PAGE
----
Registration is now open for the Vermont Farm to School Conference taking place November 2-3 at Lake Morey Resort in Fairlee, Vermont. The Vermont Agency of Agriculture, Food & Markets (VAAFM) and Vermont FEED in partnership with the VT Farm to School Network will be orchestrating this exciting two-day event designed to “Grow the Movement” by gathering all members of the Vermont Farm to School community to share knowledge, ideas, and inspiration. For more information and to register visit: www.vermontfarmtoschoolconference.org.
The November conference will bring together Vermont’s key stakeholders in the Farm to School program – school administrators, teachers, farmers, Food Service distributors, government officials, policy makers, non-profit partners, and of course, students. Anyone interested in the Farm to School movement is encouraged to attend in order to learn more, share innovative ideas, and be part of strengthening Vermont’s growing Farm to School movement. The conference agenda will include 26 workshops led by national, regional and local leaders in the farm to school movement, including two extended afternoon sessions on Wednesday, November 2nd focused on curriculum design and storytelling. National Director of the USDA Farm to School Program Deborah J. Kane will address the conference as keynote speaker on Thursday, November 3rd.
Wednesday evening’s dinner celebration will include a creative and delicious menu of local foods including dishes prepared using Vermont grown beans! Betti Wiggins, Executive Director, Detroit Public Schools Office of School Nutrition, a 25+ year school nutrition veteran will present “How F2S Made Me a Triple A Threat” that evening.
The conference is one of 74 projects spanning 39 states receiving support this year from the U.S. Department of Agriculture’s (USDA) Farm to School Program, an effort to better connect school cafeterias and students with local farmers and ranchers.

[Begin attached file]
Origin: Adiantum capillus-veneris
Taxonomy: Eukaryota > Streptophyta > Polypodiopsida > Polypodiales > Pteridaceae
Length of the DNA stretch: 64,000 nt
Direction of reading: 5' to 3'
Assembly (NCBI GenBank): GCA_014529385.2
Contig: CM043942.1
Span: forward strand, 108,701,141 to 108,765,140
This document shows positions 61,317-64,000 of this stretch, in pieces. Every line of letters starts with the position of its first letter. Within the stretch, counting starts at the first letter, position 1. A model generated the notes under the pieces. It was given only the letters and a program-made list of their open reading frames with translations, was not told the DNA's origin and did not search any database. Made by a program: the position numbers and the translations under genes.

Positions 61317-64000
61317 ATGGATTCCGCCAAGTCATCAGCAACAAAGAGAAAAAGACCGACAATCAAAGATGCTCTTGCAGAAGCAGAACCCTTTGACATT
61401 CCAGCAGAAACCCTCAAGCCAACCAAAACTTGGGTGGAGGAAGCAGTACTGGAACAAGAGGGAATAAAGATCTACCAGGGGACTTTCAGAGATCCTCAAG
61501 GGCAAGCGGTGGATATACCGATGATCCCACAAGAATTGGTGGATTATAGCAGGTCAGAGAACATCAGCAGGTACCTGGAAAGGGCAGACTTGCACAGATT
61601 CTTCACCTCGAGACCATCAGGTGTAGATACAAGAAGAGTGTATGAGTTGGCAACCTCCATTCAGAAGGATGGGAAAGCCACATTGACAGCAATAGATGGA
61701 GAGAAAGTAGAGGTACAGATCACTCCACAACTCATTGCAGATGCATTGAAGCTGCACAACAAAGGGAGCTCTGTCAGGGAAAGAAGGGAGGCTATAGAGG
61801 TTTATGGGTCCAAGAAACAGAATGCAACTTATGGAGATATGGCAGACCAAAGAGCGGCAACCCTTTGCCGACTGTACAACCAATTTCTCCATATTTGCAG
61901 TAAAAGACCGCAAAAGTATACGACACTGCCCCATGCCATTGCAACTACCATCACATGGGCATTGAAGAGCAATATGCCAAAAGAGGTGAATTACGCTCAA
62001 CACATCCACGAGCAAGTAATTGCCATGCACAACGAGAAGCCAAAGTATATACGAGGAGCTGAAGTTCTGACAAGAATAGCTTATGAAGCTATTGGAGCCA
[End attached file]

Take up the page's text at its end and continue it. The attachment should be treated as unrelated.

“Farm to school programs work—for schools, for producers, and for communities,” said U.S. Department of Agriculture’s Secretary Vilsack. “By serving nutritious and locally grown foods, engaging students in hands-on lessons, and involving parents and community members, these programs provide children with a holistic experience that sets them up for a lifetime of healthy eating. With results from our Farm to School Census indicating schools across the nation invested $785million in local products, farm to school also provides a significant and reliable market for local farmers and ranchers.”
Studies have revealed a wealth of benefits from Farm to School activities. Most notably, students are choosing healthier food options both at school and at home and have a new appreciation and understanding of our agriculture systems. Local farmers benefit from the increased demand for their product, thus enriching the local economy and reducing the carbon footprint of food transportation.
“Farm to School programs are a vital tool we can use to promote agricultural literacy in schools so that, from an early age, students understand the value of nutrition, develop healthy eating habits, and appreciate where their food comes from,” said Vermont Secretary of Agriculture, Chuck Ross. “This state-wide conference is an exciting opportunity for all members of Vermont’s Farm to School network to put our heads together to explore new, better ways to foster healthier and more resilient children, communities, and farms throughout Vermont via Farm to School connections."
“Vermont is a leader in the national Farm to School movement with innovative programs across the state supporting youth to eat healthier and to connect with where their food comes from,” said Betsy Rosenbluth, Project Director of Vermont VEED. “We are working towards healthier kids, more viable farms and stronger community connections. The conference is a chance to share our best practices and to spread farm to school to every VT community.”
Registration rates will increase October 8. To register and receive early rates, visit: www.vermontfarmtoschoolconference.org